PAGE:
The crown, which consists of the leaves and branches at the top of a tree, plays an important role in filtering dust and other particles from the air. It also helps cool the air by providing shade and reduces the impact of raindrops on the soil below.
The leaves are the food factories of a tree. They contain chlorophyll, which facilitates photosynthesis and gives leaves their green color. Through a process called photosynthesis, leaves use the sun’s energy to convert carbon dioxide from the atmosphere and water from the soil into sugar and oxygen. The sugar, which is the tree’s food, is either used or stored in the branches, trunk and roots. The oxygen is released into the atmosphere.
A tree’s roots absorb water and nutrients from the soil, store sugar and anchor the tree upright in the ground. All trees have lateral roots that branch into smaller and smaller roots and usually extend horizontally beyond the branch tips. Some trees have a tap root that reaches down as far as 15 feet. Each root is covered with thousands of root hairs that make it easier to soak up water and dissolved minerals from the soil. The majority of the root system is located in the upper 12 to 18 inches of soil because the oxygen that roots require to function properly is most abundant there.
The trunk, or stem, of a tree supports the crown and gives the tree its shape and strength. The trunk consists of four layers of tissue. These layers contain a network of tubes that runs between the roots and the leaves and acts as the central plumbing system for the tree. These tubes carry water and minerals up from the roots to the leaves, and they carry sugar down from the leaves to the branches, trunk and roots.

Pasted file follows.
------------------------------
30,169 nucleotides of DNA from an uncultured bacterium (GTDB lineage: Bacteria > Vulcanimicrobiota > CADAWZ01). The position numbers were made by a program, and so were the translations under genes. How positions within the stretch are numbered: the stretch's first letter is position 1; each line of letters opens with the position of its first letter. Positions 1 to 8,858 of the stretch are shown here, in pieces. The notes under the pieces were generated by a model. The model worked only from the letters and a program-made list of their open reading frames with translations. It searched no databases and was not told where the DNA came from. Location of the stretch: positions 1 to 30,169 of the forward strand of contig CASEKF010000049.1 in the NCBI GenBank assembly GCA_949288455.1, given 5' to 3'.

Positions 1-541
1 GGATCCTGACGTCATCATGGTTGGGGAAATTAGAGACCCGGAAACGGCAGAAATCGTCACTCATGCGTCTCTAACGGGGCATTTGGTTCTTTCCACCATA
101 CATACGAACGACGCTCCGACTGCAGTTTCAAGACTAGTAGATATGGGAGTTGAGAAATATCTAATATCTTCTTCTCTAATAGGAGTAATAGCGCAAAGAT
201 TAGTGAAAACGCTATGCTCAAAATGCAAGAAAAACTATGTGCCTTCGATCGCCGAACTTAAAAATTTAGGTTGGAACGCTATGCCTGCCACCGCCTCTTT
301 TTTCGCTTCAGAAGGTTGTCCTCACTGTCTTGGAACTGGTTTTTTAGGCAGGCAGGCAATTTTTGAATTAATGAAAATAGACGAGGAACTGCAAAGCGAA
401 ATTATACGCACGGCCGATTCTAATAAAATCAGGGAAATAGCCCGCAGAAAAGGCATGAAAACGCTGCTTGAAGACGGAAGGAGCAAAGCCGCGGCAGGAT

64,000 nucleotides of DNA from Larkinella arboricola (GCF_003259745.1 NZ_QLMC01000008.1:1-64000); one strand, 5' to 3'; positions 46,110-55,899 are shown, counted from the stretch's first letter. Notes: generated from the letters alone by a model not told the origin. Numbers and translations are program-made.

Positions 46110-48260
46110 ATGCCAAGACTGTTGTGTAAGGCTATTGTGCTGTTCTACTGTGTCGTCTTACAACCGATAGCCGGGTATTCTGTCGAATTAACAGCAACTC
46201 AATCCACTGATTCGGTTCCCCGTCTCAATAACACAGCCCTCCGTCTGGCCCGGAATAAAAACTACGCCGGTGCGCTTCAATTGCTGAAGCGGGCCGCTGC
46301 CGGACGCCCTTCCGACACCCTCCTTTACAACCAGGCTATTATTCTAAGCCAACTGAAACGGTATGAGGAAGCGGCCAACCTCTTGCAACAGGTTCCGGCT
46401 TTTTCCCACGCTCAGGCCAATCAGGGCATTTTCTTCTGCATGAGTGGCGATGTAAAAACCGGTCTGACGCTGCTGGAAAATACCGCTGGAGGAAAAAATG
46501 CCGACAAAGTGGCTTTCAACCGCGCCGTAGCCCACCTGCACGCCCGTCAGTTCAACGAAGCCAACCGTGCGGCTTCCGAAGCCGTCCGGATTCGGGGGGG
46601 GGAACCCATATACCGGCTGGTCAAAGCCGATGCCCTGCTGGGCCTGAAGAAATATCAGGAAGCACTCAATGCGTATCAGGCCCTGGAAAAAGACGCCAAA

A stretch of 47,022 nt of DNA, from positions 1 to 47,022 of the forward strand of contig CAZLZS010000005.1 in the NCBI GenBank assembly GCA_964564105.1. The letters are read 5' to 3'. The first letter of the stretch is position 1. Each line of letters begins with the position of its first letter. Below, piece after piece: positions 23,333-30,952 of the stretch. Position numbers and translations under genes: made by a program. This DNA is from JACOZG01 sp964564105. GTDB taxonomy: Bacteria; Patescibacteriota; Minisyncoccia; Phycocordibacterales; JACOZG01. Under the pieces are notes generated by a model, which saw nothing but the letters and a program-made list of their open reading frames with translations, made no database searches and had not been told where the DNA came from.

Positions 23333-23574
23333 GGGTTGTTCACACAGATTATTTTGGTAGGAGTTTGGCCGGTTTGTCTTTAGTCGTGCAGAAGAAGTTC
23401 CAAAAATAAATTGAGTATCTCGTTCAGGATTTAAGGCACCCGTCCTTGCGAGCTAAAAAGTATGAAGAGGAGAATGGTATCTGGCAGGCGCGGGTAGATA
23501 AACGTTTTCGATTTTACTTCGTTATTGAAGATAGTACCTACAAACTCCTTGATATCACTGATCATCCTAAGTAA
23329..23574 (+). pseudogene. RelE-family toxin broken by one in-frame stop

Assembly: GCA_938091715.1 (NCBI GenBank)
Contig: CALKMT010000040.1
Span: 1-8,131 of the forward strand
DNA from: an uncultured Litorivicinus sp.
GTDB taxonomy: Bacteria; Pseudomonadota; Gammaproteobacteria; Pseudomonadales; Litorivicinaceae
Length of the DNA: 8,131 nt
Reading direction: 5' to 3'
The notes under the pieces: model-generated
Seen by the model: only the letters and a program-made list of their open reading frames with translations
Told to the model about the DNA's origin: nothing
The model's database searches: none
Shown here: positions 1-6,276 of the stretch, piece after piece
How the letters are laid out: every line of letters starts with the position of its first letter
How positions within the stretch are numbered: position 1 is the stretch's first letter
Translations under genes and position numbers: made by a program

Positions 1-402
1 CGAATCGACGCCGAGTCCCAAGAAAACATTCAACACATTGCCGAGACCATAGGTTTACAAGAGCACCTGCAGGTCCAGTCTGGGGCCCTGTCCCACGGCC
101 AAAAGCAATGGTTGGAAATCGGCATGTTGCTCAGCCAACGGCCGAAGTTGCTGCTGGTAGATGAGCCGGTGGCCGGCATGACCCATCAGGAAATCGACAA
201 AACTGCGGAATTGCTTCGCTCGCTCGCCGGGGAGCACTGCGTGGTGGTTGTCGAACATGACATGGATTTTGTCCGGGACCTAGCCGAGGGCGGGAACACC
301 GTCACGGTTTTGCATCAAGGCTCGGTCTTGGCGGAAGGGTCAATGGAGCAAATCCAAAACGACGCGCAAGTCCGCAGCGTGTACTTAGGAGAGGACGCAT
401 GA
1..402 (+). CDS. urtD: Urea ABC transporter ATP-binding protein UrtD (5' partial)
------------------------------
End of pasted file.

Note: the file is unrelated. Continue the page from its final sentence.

As a tree grows, older xylem cells in the center of the tree become inactive and die, forming heartwood. Because it is filled with stored sugar, dyes and oils, the heartwood is usually darker than the sapwood. The main function of the heartwood is to support the tree.
The xylem, or sapwood, comprises the youngest layers of wood. Its network of thick-walled cells brings water and nutrients up from the roots through tubes inside of the trunk to the leaves and other parts of the tree. As the tree grows, xylem cells in the central portion of the tree become inactive and die. These dead xylem cells form the tree’s heartwood.
The cambium is a very thin layer of growing tissue that produces new cells that become either xylem, phloem or more cambium. Every growing season, a tree’s cambium adds a new layer of xylem to its trunk, producing a visible growth ring in most trees. The cambium is what makes the trunk, branches and roots grow larger in diameter.
The phloem or inner bark, which is found between the cambium and the outer bark, acts as a food supply line by carrying sap (sugar and nutrients dissolved in water) from the leaves to the rest of the tree.
The trunk, branches and twigs of the tree are covered with bark. The outer bark, which originates from phloem cells that have worn out, died and been shed outward, acts as a suit of armor against the world by protecting the tree from insects, disease, storms and extreme temperatures. In certain species, the outer bark also protects the tree from fire.